As with just about ev­ery other facet of the Amer­i­can health sys­tem, drug pric­ing is im­pos­si­bly opaque. While drug­mak­ers post ex­or­bi­tant prices for some drugs, large in­sur­ance com­pa­nies and phar­macy ben­e­fit man­agers ne­go­ti­ate large dis­counts on be­half of their cus­tomers that are closely guarded se­crets, but on av­er­age are close to 40 per­cent. One per­verse ef­fect of this sys­tem is that it en­cour­ages drug com­pa­nies to push posted prices ever higher so they can of­fer steeper and steeper dis­counts to win more busi­ness. The re­sult is higher prof­its for in­sur­ers and phar­macy ben­e­fit man­agers, but also higher outof-pocket costs for con­sumers who have no in­sur­ance or whose in­sur­ance poli­cies in­clude large de­ductibles or co-pay­ments for drug pur­chases.

This past week, this re­bate racket was de­tailed in a clas­s­ac­tion law­suit filed in fed­eral court in Bos­ton against the three lead­ing drug com­pa­nies — Sanofi, Novo Nordisk and Eli Lilly — which are ac­cused of con­spir­ing to raise the bench­mark price of in­sulin by nearly 170 per­cent over the past five years, de­spite lit­tle in­crease in pro­duc­tion or dis­tri­bu­tion costs. While fully in­sured pa­tients have to pay lit­tle of this in­crease, the suit al­leges, oth­ers who once paid $25 per pre­scrip­tion now are forced to pay $300 to $450, or as much as $900 a month. The com­pa­nies said the suits were with­out merit.

Drug com­pa­nies have also come to dis­like the re­bate racket, if for no other rea­son than sto­ries of sky-high prices have given them a pub­lic re­la­tions black eye. In­stead, they are push­ing for what they call “value pric­ing,” in which drugs would be priced based on how ef­fec­tive they are in treat­ing an ill­ness and in re­duc­ing other med­i­cal cost.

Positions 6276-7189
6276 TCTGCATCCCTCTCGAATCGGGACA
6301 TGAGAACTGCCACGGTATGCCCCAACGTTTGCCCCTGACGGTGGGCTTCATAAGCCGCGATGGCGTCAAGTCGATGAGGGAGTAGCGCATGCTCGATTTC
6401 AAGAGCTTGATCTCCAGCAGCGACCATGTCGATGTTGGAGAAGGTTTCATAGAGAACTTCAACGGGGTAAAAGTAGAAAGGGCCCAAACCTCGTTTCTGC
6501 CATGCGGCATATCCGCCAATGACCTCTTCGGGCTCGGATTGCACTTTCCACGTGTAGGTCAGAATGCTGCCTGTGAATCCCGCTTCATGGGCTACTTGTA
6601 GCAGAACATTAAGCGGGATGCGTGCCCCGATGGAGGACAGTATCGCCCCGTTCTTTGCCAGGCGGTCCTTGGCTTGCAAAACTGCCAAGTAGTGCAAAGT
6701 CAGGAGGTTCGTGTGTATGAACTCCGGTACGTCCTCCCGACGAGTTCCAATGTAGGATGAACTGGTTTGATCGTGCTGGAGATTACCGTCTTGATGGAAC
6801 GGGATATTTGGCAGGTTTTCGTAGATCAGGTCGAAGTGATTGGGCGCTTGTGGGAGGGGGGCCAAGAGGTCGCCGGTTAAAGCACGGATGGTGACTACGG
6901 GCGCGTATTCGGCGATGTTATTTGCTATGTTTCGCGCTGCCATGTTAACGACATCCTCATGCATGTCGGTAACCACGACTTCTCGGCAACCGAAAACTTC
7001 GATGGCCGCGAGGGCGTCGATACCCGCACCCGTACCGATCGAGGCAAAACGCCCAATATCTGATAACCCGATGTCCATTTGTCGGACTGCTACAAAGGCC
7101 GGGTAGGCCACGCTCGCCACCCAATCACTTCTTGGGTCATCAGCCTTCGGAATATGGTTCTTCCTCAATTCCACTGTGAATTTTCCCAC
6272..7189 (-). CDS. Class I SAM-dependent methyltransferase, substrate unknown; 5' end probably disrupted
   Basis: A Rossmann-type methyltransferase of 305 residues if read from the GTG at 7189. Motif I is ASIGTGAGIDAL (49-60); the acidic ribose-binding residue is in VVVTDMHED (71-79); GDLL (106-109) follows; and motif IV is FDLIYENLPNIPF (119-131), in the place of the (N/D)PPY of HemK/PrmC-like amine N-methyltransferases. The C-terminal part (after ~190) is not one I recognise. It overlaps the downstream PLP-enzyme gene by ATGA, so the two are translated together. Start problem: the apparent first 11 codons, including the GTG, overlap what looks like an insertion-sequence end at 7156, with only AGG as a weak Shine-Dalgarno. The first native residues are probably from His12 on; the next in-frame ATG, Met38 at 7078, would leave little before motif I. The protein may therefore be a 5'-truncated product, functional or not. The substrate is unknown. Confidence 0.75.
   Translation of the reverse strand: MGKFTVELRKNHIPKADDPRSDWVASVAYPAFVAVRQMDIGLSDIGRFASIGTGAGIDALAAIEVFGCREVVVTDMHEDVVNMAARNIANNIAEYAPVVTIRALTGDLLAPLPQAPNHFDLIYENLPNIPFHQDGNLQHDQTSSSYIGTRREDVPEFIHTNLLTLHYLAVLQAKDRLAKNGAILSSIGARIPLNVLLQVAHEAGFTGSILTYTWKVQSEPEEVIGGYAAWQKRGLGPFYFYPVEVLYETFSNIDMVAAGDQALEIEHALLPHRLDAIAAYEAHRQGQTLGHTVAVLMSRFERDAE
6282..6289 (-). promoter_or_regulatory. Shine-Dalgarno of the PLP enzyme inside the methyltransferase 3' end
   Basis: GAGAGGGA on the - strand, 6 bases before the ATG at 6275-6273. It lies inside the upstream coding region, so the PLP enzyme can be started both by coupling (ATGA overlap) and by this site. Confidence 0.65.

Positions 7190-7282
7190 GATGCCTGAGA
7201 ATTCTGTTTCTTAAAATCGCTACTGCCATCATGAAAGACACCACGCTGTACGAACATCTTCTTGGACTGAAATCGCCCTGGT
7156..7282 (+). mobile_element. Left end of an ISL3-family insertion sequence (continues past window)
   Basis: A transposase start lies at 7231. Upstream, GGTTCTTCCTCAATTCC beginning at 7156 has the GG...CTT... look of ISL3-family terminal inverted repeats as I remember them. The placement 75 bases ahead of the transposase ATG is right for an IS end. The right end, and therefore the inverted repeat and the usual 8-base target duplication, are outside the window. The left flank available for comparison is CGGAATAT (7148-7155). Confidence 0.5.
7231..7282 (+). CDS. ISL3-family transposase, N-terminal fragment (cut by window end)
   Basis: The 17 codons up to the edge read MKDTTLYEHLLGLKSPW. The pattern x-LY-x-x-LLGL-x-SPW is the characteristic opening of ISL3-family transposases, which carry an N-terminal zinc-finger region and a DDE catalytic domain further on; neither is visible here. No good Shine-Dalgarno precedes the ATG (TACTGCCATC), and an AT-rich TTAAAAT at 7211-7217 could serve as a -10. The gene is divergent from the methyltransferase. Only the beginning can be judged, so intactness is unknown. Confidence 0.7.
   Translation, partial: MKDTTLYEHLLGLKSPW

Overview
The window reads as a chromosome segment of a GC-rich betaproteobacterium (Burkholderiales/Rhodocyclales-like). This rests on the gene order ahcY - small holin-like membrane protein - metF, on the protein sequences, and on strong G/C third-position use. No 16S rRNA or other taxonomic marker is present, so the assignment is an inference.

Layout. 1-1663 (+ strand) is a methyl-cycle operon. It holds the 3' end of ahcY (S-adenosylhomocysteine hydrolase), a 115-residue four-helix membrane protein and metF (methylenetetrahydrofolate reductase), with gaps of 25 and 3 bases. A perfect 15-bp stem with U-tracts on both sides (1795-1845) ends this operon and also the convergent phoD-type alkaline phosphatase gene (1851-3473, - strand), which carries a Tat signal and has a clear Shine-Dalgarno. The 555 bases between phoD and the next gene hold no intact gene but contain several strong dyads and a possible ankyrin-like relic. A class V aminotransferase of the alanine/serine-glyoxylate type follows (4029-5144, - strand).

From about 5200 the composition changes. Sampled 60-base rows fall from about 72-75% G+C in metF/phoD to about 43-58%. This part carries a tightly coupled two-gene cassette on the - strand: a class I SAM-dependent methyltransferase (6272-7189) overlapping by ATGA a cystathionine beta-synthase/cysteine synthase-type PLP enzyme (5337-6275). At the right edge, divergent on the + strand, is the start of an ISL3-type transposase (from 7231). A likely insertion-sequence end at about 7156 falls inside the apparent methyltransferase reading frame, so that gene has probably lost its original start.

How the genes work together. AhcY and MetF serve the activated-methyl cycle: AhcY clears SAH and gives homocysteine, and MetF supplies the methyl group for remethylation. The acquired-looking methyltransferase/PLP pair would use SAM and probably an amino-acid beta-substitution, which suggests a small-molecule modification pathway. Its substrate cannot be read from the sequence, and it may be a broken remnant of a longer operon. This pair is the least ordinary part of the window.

But while value pric­ing may be a good idea, it won’t do any­thing to help Trump lower drug prices. The in­dus­try is hop­ing that the next gen­er­a­tion of pills and bi­o­log­ics will dra­mat­i­cally re­duce the num­ber of days peo­ple spend in hos­pi­tals, the num­ber of op­er­a­tions they have and the num­ber of vis­its they make to doc­tors’ of­fices. What “value pric­ing” means to the phar­ma­ceu­ti­cal in­dus­try is the abil­ity to cap­ture most of those sav­ings in the form of higher prices, not lower — and with it a larger slice of an ever-grow­ing health-care pie.

JABIN BOTSFORD/THE WASH­ING­TON POST

An hour-long meet­ing trans­formed Pres­i­dent Trump’s view­point.